• Dynamic listener from addresses assigned to spokes
  • Advertising network of 192.168.0.0/24
  • Advertising summary route of 192.168.0.0/16 to all spokes. The aggregate-address configuration creates a static route for that prefix via null0 interface, which is a discard route that is used in order to prevent routing loops.
  • Forwarding of specific prefixes to the other hub
  • Route-reflector client to make sure that hubs exchange information learned from spokes between each other

This diagram represents the prefix exchange in BGP in this setup, from the perspective of one of the hubs.

Note: In this diagram, the green line represents information provided by spokes to the hub, the red line represents information provided by each hub to the spokes (a summary only), and the blue line represents the prefixes exchanged between hubs.

Network Summaries Use

Summaries might not be applicable or desired in some scenarios. Use caution when you designate the destination IP in prefixes, because iBGP does not override the next hop by default.

Summaries are recommended in networks that change state frequently. For example, unstable Internet connections might require summaries in order to: avoid the removal and addition of prefixes, limit the number of updates, and allow most setups to scale properly.

Spoke-to-Spoke Tunnels

In the scenario and configuration mentioned in the previous section, spokes on different hubs are not able to establish direct spoke-to-spoke tunnels. Traffic between spokes connected to different hubs flows over the central devices.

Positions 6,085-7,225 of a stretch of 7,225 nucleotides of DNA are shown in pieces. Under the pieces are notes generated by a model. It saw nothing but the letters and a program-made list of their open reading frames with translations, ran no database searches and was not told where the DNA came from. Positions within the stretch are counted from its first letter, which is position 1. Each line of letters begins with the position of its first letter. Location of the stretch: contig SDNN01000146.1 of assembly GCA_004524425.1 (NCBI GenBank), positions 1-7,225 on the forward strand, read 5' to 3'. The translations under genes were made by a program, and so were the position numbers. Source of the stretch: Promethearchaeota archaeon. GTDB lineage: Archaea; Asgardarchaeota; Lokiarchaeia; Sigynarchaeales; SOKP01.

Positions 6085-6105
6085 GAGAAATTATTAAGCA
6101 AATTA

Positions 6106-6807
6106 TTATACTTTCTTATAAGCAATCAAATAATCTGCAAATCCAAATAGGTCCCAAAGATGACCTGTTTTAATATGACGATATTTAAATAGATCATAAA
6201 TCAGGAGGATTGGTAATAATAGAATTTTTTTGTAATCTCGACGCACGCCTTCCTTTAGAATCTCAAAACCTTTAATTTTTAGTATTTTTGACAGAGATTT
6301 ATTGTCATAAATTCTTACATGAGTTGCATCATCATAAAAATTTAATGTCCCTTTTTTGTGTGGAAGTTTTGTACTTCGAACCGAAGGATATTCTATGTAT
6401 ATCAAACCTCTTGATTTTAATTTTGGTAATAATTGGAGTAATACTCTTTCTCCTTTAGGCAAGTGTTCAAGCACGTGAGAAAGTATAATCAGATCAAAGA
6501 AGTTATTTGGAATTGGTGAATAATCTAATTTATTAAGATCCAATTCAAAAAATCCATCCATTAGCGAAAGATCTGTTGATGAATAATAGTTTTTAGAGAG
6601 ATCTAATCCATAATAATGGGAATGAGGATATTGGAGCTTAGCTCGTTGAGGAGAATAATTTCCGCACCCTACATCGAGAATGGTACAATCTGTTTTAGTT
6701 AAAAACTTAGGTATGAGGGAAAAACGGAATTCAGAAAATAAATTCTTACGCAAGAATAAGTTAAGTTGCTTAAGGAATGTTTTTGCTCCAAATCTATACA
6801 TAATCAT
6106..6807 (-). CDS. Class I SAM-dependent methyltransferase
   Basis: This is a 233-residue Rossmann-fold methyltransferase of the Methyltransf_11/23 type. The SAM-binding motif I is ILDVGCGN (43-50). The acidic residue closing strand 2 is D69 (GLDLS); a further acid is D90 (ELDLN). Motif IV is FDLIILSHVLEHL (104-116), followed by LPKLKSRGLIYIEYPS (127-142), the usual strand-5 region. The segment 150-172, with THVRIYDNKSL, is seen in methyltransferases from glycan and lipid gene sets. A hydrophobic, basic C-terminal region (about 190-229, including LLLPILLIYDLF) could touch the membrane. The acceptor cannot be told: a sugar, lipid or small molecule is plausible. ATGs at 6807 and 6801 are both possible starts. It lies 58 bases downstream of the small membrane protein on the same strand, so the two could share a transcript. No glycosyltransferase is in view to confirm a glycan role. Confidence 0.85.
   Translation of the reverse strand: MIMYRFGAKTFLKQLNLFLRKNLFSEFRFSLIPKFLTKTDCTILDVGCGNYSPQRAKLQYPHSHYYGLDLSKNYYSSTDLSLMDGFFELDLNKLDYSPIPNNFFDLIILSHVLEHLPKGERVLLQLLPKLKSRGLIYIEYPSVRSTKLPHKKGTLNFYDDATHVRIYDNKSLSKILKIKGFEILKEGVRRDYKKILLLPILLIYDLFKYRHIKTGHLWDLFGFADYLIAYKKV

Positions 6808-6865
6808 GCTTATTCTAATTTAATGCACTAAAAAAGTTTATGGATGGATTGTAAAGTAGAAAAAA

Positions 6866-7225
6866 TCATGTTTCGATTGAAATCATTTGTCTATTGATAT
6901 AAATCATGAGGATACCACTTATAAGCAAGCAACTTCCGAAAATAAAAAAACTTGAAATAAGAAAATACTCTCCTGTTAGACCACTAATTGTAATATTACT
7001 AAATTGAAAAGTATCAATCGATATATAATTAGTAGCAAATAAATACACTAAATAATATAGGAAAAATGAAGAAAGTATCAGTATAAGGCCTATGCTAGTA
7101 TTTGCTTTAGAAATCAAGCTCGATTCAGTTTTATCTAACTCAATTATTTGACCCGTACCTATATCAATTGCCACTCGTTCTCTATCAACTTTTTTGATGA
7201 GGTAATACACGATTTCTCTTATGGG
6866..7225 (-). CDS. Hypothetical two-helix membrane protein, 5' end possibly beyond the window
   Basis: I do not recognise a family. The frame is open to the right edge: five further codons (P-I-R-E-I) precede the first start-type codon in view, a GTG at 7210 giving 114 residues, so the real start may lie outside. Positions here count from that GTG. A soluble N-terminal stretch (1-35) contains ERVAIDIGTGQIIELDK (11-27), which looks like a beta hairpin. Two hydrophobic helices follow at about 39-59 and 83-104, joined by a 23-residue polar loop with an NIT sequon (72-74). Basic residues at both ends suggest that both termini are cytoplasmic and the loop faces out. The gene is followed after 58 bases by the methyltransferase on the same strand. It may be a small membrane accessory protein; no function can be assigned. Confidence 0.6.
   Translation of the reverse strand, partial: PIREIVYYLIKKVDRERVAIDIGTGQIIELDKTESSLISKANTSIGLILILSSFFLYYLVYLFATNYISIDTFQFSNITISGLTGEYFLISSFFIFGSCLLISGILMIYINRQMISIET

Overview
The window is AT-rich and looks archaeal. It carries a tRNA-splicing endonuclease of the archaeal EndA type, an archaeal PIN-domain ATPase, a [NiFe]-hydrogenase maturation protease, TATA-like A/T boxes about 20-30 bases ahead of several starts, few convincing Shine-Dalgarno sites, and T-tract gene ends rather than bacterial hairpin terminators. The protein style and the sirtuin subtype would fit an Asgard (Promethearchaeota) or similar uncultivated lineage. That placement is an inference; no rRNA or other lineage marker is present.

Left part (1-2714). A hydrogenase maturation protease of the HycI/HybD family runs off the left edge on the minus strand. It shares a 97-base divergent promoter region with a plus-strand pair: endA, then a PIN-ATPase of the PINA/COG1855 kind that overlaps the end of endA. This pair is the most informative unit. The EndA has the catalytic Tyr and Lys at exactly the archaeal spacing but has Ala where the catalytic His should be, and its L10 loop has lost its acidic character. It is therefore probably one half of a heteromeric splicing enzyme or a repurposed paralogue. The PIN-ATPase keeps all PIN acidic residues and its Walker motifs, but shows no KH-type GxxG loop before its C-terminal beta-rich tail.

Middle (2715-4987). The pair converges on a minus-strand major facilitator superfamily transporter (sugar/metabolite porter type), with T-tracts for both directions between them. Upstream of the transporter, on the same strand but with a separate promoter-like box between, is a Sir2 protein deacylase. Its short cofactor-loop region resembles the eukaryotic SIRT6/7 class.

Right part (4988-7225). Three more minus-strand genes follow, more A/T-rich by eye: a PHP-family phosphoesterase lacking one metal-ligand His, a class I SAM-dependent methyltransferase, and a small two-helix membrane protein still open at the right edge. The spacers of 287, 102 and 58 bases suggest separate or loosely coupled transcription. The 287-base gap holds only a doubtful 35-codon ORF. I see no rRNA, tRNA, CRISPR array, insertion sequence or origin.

There is an easy workaround for this. However, it requires that Next Hop Resolution Protocol (NHRP) with same network-ID is enabled between hubs. This can be achieved, for example, if you create a point-to-point Generic Routing Encapsulation (GRE) tunnel between hubs. Then, IPsec is not required.

Verify

The Output Interpreter Tool (registered customers only) supports certain show commands. Use the Output Interpreter Tool in order to view an analysis of show command output.

The show crypto ikev2 sa command informs you about where the spoke is currently connected.

The show crypto ikev2 client flexvpn command allows an administrator to understand the current state of the FlexVPN client operation.

Spoke2# show crypto ikev2 client flexvpn
Profile : Flex_Client
Current state:ACTIVE
Peer : 172.25.1.1
Source : Ethernet0/0
ivrf : IP DEFAULT
fvrf : IP DEFAULT
Backup group: Default
Tunnel interface : Tunnel1
Assigned IP address: 10.1.1.111

A successful failover with the show logging configuration logs this output on the spoke device:

%CRYPTO-5-IKEV2_SESSION_STATUS: Crypto tunnel v2 is DOWN.  Peer 172.25.1.1:500
Id: 172.25.1.1
%FLEXVPN-6-FLEXVPN_CONNECTION_DOWN: FlexVPN(Flex_Client) Client_public_addr =
172.16.2.2 Server_public_addr = 172.25.1.1
%LINEPROTO-5-UPDOWN: Line protocol on Interface Tunnel1, changed state to down
%LINEPROTO-5-UPDOWN: Line protocol on Interface Tunnel1, changed state to up
%CRYPTO-5-IKEV2_SESSION_STATUS: Crypto tunnel v2 is UP.  Peer 172.25.2.1:500
Id: 172.25.2.1
%FLEXVPN-6-FLEXVPN_CONNECTION_UP: FlexVPN(Flex_Client) Client_public_addr =
172.16.2.2 Server_public_addr = 172.25.2.1 Assigned_Tunnel_v4_addr = 10.1.1.177

In this output, the spoke disconnects from hub 172.25.1.1, the Flex_Client client configuration block detects failure and forces a connection to 172.25.2.1 where a tunnel comes up, and a spoke is assigned an IP of 10.1.1.177.

Troubleshoot

The Output Interpreter Tool (registered customers only) supports certain show commands. Use the Output Interpreter Tool in order to view an analysis of show command output.

Note: Refer to Important Information on Debug Commands before you use debug commands.

Here are the relevant debug commands:

  • debug crypto ikev2
  • debug radius

Related Information

Updated: Sep 16, 2013
Document ID: 116413